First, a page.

By Scott Robertson
You’ve heard by now the admonitions that it’s no longer good enough for us to do business as we have in the past – that Johnson City can no longer think in terms of just competing with Kingsport and Bristol, or even with Oak Ridge and Asheville – that we are in competition with every other community in the world. Companies can locate their facilities virtually anywhere, and if we want the jobs brought here, we have to compete with everywhere.
Here’s just one example. The communities of Northeast Tennessee have long cooperated in the ownership and operation of Tri-Cities Airport. Right now the authority that runs that airport on all our behalf is seeking funds to grade the land on the far side of the main runway in order to create an aerospace-based industrial and business park. The goal is to bring in businesses that would benefit from being adjacent to the runway, such as aircraft maintenance and refit companies. Those companies bring high-paying jobs with them and as a result, are in demand from Anderson, Indiana’s Aero Industrial Park to Shanghai, China’s Zhuqiao Aero Industrial Park; the competition literally runs from A to Z.
How do regions such as ours set ourselves apart in worldwide competition? The thing most companies are looking for is a verifiably qualified workforce. The words “verifiably qualified” are important. We can talk about our region’s long-standing culture of untiring work ethic and devotion to duty all we want. Arguments like those, however, lose out to arguments like, “our region boasts more than 500 individuals who are gold-level certified in your company’s field of business.” The pudding goes to regions that can offer proof.
Just to our northeast, economic developers in Southwest Virginia are being frustrated by the fact that their available workforce of former coal miners has a broad skillset that should be exciting to advanced manufacturing firms – the former miners know how to do a variety of industrial tasks, they work well in difficult situations, their problem-solving skills are first-rate – yet those miners lack the certifications to prove they have those skills. In many cases, the miners would have to drive significant distances and take continuing education classes just to be able to take the tests that would prove to potential employers they have the skills they’ve been using for years.
In Northeast Tennessee, we have a new opportunity to put ourselves ahead of the curve on this. The counties of the First Tennessee Development District* announced last week that all eight are participating in the ACT Work Ready Communities program.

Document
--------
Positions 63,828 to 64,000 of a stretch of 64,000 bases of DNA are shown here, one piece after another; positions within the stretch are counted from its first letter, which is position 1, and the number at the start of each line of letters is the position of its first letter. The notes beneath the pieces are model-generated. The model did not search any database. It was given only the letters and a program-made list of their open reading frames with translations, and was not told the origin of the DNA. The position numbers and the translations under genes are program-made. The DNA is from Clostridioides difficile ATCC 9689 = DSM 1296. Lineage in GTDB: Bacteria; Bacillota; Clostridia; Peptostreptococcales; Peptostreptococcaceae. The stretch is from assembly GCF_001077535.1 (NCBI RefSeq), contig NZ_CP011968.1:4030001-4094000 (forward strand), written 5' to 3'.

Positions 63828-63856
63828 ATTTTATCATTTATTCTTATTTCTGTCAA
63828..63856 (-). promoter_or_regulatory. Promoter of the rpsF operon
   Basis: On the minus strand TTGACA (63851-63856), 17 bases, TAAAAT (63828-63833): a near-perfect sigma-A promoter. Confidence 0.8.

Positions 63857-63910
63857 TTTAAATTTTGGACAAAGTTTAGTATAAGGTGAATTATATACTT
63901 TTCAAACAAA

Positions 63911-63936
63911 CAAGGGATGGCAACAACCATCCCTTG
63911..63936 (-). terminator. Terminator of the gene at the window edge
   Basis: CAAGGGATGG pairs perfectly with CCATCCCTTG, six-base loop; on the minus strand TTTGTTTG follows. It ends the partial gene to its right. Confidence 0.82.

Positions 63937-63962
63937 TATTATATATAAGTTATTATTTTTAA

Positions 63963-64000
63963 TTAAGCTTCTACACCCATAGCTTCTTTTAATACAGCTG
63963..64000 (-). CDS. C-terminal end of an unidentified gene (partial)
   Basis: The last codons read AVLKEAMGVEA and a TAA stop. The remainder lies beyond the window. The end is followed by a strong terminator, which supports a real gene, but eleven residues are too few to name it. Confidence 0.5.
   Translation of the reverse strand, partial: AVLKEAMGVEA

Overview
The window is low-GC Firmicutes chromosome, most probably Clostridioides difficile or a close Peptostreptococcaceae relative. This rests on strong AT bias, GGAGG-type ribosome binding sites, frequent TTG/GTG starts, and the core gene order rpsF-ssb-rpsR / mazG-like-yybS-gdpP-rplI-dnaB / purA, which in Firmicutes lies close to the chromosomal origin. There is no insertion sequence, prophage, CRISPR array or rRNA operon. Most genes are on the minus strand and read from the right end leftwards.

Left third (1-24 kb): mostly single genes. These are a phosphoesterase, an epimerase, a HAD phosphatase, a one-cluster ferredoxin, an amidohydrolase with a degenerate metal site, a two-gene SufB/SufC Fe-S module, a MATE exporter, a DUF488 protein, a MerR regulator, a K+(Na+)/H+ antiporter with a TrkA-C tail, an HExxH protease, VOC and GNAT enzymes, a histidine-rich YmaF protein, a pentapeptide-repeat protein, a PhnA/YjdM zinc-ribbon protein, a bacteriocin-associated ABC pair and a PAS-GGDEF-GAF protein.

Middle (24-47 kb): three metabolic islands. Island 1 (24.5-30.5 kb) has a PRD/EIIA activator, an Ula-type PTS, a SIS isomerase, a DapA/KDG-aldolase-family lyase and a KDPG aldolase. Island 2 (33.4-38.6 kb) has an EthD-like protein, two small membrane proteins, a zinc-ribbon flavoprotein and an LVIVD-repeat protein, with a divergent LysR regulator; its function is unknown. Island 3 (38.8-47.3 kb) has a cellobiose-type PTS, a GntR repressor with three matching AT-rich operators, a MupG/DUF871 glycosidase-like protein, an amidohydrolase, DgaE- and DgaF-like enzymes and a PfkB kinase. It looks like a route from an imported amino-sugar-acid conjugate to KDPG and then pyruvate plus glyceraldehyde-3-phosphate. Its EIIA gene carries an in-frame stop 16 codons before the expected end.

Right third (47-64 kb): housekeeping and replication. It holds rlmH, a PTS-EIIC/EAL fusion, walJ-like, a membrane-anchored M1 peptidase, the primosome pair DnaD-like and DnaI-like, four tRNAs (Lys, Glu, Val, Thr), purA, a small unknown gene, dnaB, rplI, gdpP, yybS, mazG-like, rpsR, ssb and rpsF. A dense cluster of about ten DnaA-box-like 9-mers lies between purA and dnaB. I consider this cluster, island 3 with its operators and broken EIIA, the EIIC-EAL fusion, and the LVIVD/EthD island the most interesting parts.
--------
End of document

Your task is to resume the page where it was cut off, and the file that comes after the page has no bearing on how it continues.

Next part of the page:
I call it a new opportunity. Actually, the Alliance for Business and Training has been working to get Northeast Tennesseans certified with ACT National Career Readiness Certificates (NCRCs) for some time. But this new effort by the counties to get enough workers to earn those certifications goes a step farther. An individual who earns a career readiness certificate is better able to find high-paying employment. But a community that has a high percentage of its available workforce with those certifications is more likely to attract the companies that will continue to bring more of those jobs into the region.
Several employers in the region already recognize the value of the credential in their hiring process and are actively engaged in promoting its use. Eastman requires job candidates to have NCRCs in order to be considered for some positions in the company. Mountain States Health Alliance is another large employer using NCRCs to ensure the job candidates it considers are, in essence, pre-qualified ahead of other potential hires.
If you have influence in your company’s decision-making process, I would encourage you to help the community by taking the no-strings-attached step that will help Washington County move forward in this effort. Employers can show their support simply by going to workreadycommunities.org/business/form and indicating they either “recognize” or “recommend” the NCRC. The employer name will be listed as a supporting employer for each county selected and will help each selected county achieve its employer supporting goals. That’s it. There is no other paperwork or obligation. This is simply an opportunity to continue to help close the skills gap at your company and along the way contribute to the prosperity of our region.
Washington County has a goal of 71 businesses. Derby Publishing, which publishes News & Neighbor and The Business Journal of Tri-Cities TN/VA, was the 15th to sign on. We encourage you to join us in helping bring those jobs home to Washington County and Northeast Tennessee for years to come.
*Sullivan County is a year ahead of the other seven counties, having begun taking part earlier.